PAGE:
Analysis

School Leaders Ask Congress to Pass Child Nutrition Bill

  • March 08, 2016
School leaders© Amy Oliver

Representative Brett Guthrie (R-KY) meets with Kentucky school leaders (from left) Gina Howard, Heather Bushelman, Amy Oliver, and Kristy Hodges, to discuss how renewing the Child Nutrition Act would help them continue to serve healthy meals to students.

Eighty-two child nutrition leaders from across the country traveled to Washington on Feb. 22 and 23 to seek support for school meal programs. The group met with almost 100 congressional members and staff to share success stories from their home districts and to help policymakers understand why it is so important for them to reauthorize school nutrition programs this year.

Before visiting Capitol Hill with his message, Bertrand Weber, director of culinary and nutrition services for the Minneapolis Public Schools, shared his story with FOX 9 in Minneapolis: “In any business, you need stability. In our school system, we start planning now for what we’re going to put on our menu next year so we can start planning for resources.”

School leaders asked members of Congress to incorporate the following three measures in the reauthorization of the Child Nutrition Act:

  1. Maintain science-based nutrition standards for school foods.
  2. Support school kitchen equipment and infrastructure needs.
  3. Ensure that school food service professionals have access to adequate training and technical assistance.
School leaders© The Pew Charitable Trusts

Minnesota Senator Amy Klobuchar (back to camera) meets with (from left) Tim Lutz, superintendent at Kelliher Public School; Karyn Lutz, a registered dietician with Northwest Service Cooperative; and Bertrand Weber, food service director for the Minneapolis Public Schools, to discuss the importance of science-based nutrition standards.

Nutrition standards for school meals and snacks were strengthened in 2012, and policymakers working on the law’s reauthorization are considering whether to revise these rules. Eight in 10 Minnesota voters favor the current meal standards, and other national and state polls have found similarly high levels of support for healthier school food guidelines.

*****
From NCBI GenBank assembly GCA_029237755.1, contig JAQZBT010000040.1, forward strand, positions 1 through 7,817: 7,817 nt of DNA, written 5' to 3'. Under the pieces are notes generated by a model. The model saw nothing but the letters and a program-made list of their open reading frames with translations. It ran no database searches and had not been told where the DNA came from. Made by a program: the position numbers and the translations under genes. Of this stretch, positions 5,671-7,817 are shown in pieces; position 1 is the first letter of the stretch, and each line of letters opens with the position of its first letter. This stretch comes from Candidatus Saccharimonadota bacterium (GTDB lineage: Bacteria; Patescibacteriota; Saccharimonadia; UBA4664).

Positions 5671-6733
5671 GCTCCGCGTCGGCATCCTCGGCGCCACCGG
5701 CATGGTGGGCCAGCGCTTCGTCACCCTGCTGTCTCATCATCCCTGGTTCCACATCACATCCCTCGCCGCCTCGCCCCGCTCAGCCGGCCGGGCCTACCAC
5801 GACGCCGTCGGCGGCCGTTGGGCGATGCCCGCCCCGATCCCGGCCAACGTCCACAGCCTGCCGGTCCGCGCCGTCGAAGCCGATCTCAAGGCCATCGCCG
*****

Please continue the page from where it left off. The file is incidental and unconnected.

In January, the Senate Agriculture, Nutrition, and Forestry Committee unanimously approved a bipartisan bill that would reauthorize the National School Lunch Program and School Breakfast Program for five years. The next step for the bill is passage by the full Senate. In the House, the Education and the Workforce Committee oversees the reauthorization process and is working on its own bill.

Like other educators, school nutrition personnel require modern tools and ongoing training.  Most districts across the nation need kitchen equipment and training opportunities to prepare their workforces to run complex meal programs successfully. The Senate’s draft bill includes language from the School Food Modernization Act, proposed bipartisan legislation that would help establish a loan program, provide targeted grant assistance to schools, strengthen training, and offer technical assistance for school food service personnel.

School leaders© The Pew Charitable Trusts

Senator John Boozman (R-AR) meets with Arkansas school nutrition leaders (from left) Destiny Schlinkler, Emily English, Mary Miller, and Rachel Spencer to discuss the importance of prioritizing training and kitchen equipment in the Child Nutrition Act reauthorization. The School Food Modernization Act is bipartisan legislation that would provide resources for schools to improve kitchen equipment, infrastructure, and personnel training.

Recent data from the U.S. Department of Agriculture show that 97 percent of schools across the country are meeting the updated standards, and multiple studies confirm that kids are choosing and eating more of those healthier foods.

Reflecting on the visit to Congress, Tazeen Chowdhury, food service director for the Mount  Lebanon School District in Pennsylvania, told WESA 90.5, Pittsburgh’s NPR news station: “By actually going [to Washington] and telling our success stories, we’ve been able to prove that these regulations do work and keeping children’s health in the forefront is the biggest priority.”

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